As the nation’s stock market continues its steady recovery from the 2008/ 2009 correction, the Securities and Exchange Commission (SEC) and Nigerian Stock Exchange (NSE), in collaboration with ECL Assert Management Limited, a stock broking firm last weekend held a customers'/ investors’ forum in Aba, the Abia State commercial capital of Nigeria; with advocacy for domestic investors to increase their equities stake in the nation. Specifically, the SEC, NSE and ECL Asset Management took turns to educate hundreds of stocks investors and potential shares buyers that gathered at the Enitona Hotel, Aba, to move into the stock market now, by buying new stocks and increasing their shareholding stakes; especially in the fast moving consumer goods (FMCG) companies.
British drugmaker GlaxoSmithKline will seek marketing approval for the world’s first malaria vaccine next year after trial data showed the shot significantly cut cases of the disease in African children. The vaccine known as RTS was discovered, after 18 months of follow-up, to have almost halved the number of malaria cases in young children in the trial, and to have reduced by around a quarter the number of malaria cases in infants.
Procter and Gamble (P&G) has announced its partnership with the Royal Society of Chemistry, via the PACN (Pan Africa Chemistry Network) to help promote science in Africa. The aim of the partnership is to develop links between industry and academia that currently do not exist, and foster skills within academic communities.
Connect Nigeria, an information search portal, has announced it will host the business environment to the first ever e-business fair in the country. In line with its mission to connect businesses to markets in a convenient, fast, and easy way, this year’s fair is themed “E-Business and the Growth of Your Enterprise”, which underscores the role of information and communication technology (ICT) in the economy. The event which is scheduled to hold in October will host stakeholders drawn from different industries to discuss the prospects and challenges of conducting business electronically.
The US Federal Reserve has issued a new hi-tech $100 banknote comprising several new security features. It includes a blue 3D security ribbon and a bell and inkwell logo that authorities say are particularly difficult to replicate. These combine with traditional security features, such as a portrait watermark and an embedded security thread that glows pink under ultraviolet light.
Twitter’s $1 billion stock offering suggests a cautious Wall Street debut by the popular messaging platform, careful to avoid the mistakes made by its larger counterpart Facebook last year, say analysts. Twitter initial public offering (IPO) unveiled Thursday indicates the shares offered will be a relatively modest percentage of what Wedbush estimates as a valuation of around $15 billion. Twitter did not give a date for the IPO but said it would take place as “soon as practicable.” Pachter noted that the “relatively small initial public offering is intended to avoid the issues experienced by Facebook when it offered approximately $16 billion in stock, far more than the market appeared willing to absorb.” He added that Twitter and early investors appear to be “patient” and will wait before selling shares, to ensure the supply is limited.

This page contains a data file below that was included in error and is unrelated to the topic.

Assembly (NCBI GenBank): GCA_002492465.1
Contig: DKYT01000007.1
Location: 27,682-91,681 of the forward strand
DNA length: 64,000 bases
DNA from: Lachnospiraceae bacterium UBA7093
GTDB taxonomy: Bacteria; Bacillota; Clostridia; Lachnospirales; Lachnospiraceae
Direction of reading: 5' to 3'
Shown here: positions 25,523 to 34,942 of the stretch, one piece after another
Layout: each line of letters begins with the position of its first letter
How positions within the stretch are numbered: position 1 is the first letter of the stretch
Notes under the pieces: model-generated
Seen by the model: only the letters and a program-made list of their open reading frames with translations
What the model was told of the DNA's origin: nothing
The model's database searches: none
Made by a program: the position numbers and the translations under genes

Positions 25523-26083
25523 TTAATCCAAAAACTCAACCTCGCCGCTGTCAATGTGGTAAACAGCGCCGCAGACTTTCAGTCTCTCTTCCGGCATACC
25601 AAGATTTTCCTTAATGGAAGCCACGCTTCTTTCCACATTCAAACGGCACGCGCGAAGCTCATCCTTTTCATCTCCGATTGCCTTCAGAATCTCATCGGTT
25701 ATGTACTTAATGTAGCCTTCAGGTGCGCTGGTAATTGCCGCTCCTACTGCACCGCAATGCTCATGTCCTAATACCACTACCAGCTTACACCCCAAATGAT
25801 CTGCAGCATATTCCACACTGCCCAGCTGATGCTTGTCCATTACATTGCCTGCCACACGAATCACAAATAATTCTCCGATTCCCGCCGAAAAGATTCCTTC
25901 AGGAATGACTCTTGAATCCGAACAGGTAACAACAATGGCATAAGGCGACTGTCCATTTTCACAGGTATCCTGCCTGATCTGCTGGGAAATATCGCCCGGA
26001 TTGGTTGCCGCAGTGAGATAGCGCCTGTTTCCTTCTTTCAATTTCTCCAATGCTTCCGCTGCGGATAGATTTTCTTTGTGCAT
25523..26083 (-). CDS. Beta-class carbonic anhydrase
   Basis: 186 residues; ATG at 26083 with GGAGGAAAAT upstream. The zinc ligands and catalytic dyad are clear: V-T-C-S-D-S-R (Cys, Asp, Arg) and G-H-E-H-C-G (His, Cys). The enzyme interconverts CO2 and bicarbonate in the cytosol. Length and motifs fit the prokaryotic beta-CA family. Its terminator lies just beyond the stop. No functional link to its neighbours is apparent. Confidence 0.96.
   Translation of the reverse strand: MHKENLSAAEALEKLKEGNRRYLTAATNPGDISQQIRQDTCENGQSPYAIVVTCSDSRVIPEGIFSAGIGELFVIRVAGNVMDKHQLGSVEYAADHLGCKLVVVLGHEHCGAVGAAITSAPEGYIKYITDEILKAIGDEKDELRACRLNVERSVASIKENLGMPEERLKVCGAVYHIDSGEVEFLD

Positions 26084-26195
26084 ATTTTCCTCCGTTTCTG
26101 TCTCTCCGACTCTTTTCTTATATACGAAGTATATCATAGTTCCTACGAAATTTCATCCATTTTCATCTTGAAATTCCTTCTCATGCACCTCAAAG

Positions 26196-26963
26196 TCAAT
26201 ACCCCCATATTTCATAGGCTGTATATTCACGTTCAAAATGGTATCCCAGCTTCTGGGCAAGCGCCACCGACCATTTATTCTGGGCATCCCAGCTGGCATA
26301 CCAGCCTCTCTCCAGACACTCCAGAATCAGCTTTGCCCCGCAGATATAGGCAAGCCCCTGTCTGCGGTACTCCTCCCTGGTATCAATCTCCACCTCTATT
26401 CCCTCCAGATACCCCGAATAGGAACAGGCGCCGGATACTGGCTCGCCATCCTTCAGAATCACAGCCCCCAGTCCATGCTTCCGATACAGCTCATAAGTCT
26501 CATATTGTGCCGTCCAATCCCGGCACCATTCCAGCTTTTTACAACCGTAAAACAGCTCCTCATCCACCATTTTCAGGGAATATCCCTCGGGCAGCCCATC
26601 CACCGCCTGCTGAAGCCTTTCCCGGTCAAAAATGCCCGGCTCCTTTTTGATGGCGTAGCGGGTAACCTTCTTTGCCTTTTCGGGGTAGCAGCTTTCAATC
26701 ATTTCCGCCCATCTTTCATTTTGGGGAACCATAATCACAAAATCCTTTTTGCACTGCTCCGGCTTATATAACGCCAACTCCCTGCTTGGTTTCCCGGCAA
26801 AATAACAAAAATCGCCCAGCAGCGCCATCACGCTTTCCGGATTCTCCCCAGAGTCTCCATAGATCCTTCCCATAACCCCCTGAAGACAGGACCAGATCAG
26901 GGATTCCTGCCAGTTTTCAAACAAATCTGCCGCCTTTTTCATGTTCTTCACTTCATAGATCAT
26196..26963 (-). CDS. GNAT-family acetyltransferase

Ifie Sekibo, managing director/CEO of Heritage Bank, has said concerted promotion and protection of small and medium enterprises (SMEs) is the first step in building the next generation of African corporate. Studies, he noted, indicate that more than 70 percent of the SMEs lack access to medium-longer-term finance, creating an SME funding gap of more than $140 billion in Africa alone. “Using Nigeria as a case study, between 2003 and 2009, SME loans as a percentage of total credit, decreased from 7.45 percent to 0.18 percent. Yet by 2012, Nigeria had about 17.6 million MSMEs employing about 32.4 million people. He further revealed that in Nigeria, most SMEs die within the first five years of existence while another smaller percentage goes into extinction between the sixth and tenth year, with only 5 to 10 percent surviving, thriving and growing into established corporate status.
A fresh wave of interest is blowing across the Nigerian retail market with more foreign retailers warming up for entry into the market to take a bite of the nation’s soaring household buying power. The past couple of years have seen growth in retail business in Nigeria due largely to the growing sophistication among the emerging middle class who have shifted from the traditional shopping culture in the open market to a more organised and convenient shopping experience which retail malls offer.
The State of Osun N10 billion sukuk, an Islamic bond, which closed last week, was oversubscribed by 20 percent. The Osun’s issue of up to N10 billion of seven-year sukuk denominated in local currency will pay investors a fixed return of between 14.25 percent and 14.75 percent.
The International Monetary Fund trimmed its forecasts for global output on Tuesday for the sixth time since early last year, saying stronger growth in most advanced economies would fail to make up for a more sluggish expansion in the developing world. Prospects for emerging markets, long the engine of the global recovery, have dimmed somewhat with both structural and cyclical factors at play. The United States is driving much of the global recovery and U.S. output should pick up further next year – as long as politics do not get in the way, the IMF said, referring to a looming standoff over the nation’s $16.7 trillion debt ceiling. “A failure to promptly raise the debt ceiling, leading to a U.S. selective default, could seriously damage the global economy,” the IMF warned in its latest World Economic Outlook, released ahead of its twice-yearly meetings later this week.